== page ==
A country's gross domestic product, or GDP, is the value of the economic products produced in any given year, including all goods and services. A "real" GDP takes into account inflation, measuring the value of the goods and services using their prices from the previous year. A country's GDP and its interest rates are linked in a variety of ways.
The effect of real GDP on interests rates is essentially equivalent to the effect of domestic economic growth on interest rates, according to the economist Steven M. Suranovic. A rise in GDP, according to Suranovic, will lead to a rise in interest rates, as demands for funds increase.
There are several reasons that an increase in GDP can lead to a rise in interest rates. For one, when an economy is booming, more investors will be investing money in it. This increased demand for funds can lead to lenders asking for higher interest rates. Secondly, as an economy booms, inflation will generally increase. This will lead to an increase in the interest rate commanded by lenders, so as to keep pace with inflation.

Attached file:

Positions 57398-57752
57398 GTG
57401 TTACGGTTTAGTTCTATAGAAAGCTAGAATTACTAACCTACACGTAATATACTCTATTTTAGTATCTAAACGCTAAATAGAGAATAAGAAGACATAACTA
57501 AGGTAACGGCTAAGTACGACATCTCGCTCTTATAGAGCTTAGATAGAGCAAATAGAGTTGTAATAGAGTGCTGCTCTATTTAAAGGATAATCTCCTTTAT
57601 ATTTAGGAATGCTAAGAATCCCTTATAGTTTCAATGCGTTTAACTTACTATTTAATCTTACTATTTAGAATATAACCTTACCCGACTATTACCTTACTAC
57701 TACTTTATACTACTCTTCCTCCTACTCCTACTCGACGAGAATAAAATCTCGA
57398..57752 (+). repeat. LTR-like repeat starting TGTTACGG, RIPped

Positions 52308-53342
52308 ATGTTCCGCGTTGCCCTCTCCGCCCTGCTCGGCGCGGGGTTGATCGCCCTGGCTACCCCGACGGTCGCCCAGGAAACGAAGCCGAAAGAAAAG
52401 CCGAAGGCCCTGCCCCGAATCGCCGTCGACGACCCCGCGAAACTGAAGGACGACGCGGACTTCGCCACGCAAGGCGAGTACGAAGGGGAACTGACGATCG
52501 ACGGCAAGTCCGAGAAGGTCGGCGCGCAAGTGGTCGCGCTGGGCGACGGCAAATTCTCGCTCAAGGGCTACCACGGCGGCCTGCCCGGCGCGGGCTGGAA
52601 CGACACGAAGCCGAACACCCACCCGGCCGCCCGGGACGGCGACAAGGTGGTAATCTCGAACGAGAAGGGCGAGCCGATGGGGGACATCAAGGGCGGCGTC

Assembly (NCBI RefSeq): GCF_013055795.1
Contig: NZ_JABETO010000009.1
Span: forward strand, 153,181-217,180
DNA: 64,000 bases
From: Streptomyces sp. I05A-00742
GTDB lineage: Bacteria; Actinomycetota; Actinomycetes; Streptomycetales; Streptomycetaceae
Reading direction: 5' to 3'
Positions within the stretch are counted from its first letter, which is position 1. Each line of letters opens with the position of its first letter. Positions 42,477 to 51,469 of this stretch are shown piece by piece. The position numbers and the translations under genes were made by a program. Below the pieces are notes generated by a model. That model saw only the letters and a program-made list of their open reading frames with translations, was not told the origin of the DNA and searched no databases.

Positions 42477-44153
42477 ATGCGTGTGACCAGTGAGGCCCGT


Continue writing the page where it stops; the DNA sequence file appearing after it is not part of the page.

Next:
A rise in GDP may also spark inflation that can outpace the growth of the GDP, putting the economy at risk of a meltdown. In order to cool an "overheated" economy, the U.S. Federal Reserve may raise the interest rate at which it lends out money. The higher interest rate at which borrowers from the Fed have to loan money often helps to put brakes on new investment. By contrast, the Fed may lower interest rates to coax new investment.
If increases in general interest rates are too rapid, it can depress the GDP badly, causing damage to the economy, according to the Economics Web Institute. This is because if credit is not available to businesses, new goods and products cannot be brought to market. The U.S. Federal Reserve must therefore be careful in how much it chooses to raise and lower interest rates.
Just as the GDP can affect interest rates, so can certain kinds of interest rates affect GDP. For example, when the U.S. Federal Reserve changes the rate at which it loans money, this has a number of effects on the economy. According to the Dallas Federal Reserve Bank, in the short tern, lower interest rates reduce the value of the dollar, which lowers the prices of the U.S.-produced goods sold for export. This leads to greater spending on U.S. goods and services, raising GDP.